In 2019/2020, bankruptcies fell to their lowest level since the 89-90 financial year. There were 12,450 bankruptcies in the last financial year, which is almost a 20% drop from the previous. But is this solely attributable to COVID? Indicators suggest not.
Firstly, bankruptcy numbers were already on the decline. In the 18-19 financial year, bankruptcies fell to their lowest level since 94-95, a drop of 8.8% when compared to 17-18.
Secondly, the annual growth rate of credit card debt was previously at a 17 year low, though recently CommSec has advised credit card use is increasing.
Furthermore, the government made temporary changes to the insolvency laws to give individuals and businesses more time to work through or consider insolvency options. These changes were recently extended to 31 December 2020, effectively stalling any bankruptcy or liquidation proceedings initiated by creditors.
Whilst only one of these indicators are specifically COVID related, and despite the low credit cards and low bankruptcy numbers; some individuals continue to struggle with meeting their repayments though there is currently no pressure to do so. Credit facilitators are reported to have become more relaxed with their granting of waivers, hardship and variation applications to individuals and businesses given the current circumstances.
What does this mean in the short term? When the use of credit cards increase as restrictions ease, and consumer confidence grows, the financial hardship will be amplified by the economic impact of COVID, especially when coupled with the high unemployment rate, reduction to JobKeeper and struggling businesses.
With a particular focus on individual business owners, when the government relief measures are lifted, many businesses will be affected. Given a lot of small business owners often use personal finances for business borrowings, including using their homes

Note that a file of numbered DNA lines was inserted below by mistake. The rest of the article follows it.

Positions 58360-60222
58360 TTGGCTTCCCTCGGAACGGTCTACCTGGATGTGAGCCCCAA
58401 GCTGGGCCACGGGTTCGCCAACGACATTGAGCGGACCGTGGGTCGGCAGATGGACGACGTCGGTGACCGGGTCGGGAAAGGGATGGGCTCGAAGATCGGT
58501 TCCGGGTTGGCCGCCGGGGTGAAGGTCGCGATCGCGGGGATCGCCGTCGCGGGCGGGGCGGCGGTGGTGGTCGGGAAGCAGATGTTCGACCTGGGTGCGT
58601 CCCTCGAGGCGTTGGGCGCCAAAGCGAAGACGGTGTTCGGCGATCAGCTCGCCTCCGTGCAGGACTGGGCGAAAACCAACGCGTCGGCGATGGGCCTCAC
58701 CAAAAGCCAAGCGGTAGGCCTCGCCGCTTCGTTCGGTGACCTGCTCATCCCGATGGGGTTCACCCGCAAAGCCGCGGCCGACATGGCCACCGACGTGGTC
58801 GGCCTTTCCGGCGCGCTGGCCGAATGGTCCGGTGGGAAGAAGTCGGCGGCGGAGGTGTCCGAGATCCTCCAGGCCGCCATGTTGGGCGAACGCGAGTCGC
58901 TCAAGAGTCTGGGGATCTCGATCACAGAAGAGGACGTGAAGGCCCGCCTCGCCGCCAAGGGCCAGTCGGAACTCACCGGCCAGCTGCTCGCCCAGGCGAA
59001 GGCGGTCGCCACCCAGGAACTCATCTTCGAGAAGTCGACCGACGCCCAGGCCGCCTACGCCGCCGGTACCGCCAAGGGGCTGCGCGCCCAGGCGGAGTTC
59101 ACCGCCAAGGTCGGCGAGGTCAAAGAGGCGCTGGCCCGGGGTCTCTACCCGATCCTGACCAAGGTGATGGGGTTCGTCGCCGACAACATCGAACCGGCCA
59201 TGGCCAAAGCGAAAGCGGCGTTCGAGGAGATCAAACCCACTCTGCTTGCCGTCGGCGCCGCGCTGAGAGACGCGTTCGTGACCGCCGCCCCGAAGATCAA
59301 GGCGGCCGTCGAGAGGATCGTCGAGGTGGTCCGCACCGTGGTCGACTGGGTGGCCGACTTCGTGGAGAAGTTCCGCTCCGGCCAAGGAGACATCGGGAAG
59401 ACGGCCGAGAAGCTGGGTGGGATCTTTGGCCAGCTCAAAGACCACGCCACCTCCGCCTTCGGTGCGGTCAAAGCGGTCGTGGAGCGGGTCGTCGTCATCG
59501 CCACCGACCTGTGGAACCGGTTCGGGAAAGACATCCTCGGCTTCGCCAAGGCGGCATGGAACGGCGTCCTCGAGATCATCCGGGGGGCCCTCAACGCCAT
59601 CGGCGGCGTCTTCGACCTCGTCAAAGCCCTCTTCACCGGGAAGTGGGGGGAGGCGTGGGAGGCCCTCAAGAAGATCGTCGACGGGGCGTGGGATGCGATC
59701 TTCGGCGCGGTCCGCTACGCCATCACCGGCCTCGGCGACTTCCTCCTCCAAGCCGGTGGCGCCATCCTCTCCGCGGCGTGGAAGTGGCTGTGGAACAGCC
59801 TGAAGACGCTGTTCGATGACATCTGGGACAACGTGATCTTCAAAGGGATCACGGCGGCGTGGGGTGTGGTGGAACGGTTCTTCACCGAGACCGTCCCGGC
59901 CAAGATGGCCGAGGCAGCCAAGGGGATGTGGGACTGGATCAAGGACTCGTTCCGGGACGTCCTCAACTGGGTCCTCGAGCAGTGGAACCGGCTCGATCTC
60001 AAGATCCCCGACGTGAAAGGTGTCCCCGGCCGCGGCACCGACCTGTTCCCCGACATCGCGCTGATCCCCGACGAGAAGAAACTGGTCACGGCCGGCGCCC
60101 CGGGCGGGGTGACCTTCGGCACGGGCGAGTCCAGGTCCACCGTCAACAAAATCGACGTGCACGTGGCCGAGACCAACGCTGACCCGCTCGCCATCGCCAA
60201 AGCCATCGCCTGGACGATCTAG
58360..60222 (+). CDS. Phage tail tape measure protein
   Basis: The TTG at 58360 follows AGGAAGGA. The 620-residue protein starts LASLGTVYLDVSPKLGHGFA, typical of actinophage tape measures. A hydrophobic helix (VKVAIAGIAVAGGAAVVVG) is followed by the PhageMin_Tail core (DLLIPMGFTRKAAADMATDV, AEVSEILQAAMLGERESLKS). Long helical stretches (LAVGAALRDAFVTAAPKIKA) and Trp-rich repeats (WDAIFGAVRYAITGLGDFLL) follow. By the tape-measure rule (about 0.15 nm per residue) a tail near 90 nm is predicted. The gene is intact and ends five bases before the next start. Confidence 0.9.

as a guarantee, will mean they are more vulnerable. Particularly if property prices fall equity levels will be reduced, limiting the supply of finances available to be injected into a business.
How steep will the financial crisis curve be? Only time will tell. There is no comparative data to predict the effect the COVID-19 economy (“C19E”) will have. Though in recent times when the Global Financial Crisis was at its peak, in 2008/2009 financial year, 36,500 individuals filed for bankruptcy. What is also evident from the GFC data is that after a significant spike in new bankruptcies, the numbers remained high because the impact was still felt in the years following.
What can be done now? The introduced changes to insolvency law have been extending further, and will now expire on 31 December 2020. This means that individuals and business owners will have more time to consider their options. The message is clear; if someone is experiencing financial difficulty or expecting financial hardship in the future, they should seek advice early. Talk to an insolvency specialist or an accountant, to consider options and decide the best possible solution and action.
This article was republished from Central Coast Business Review. See the original article here!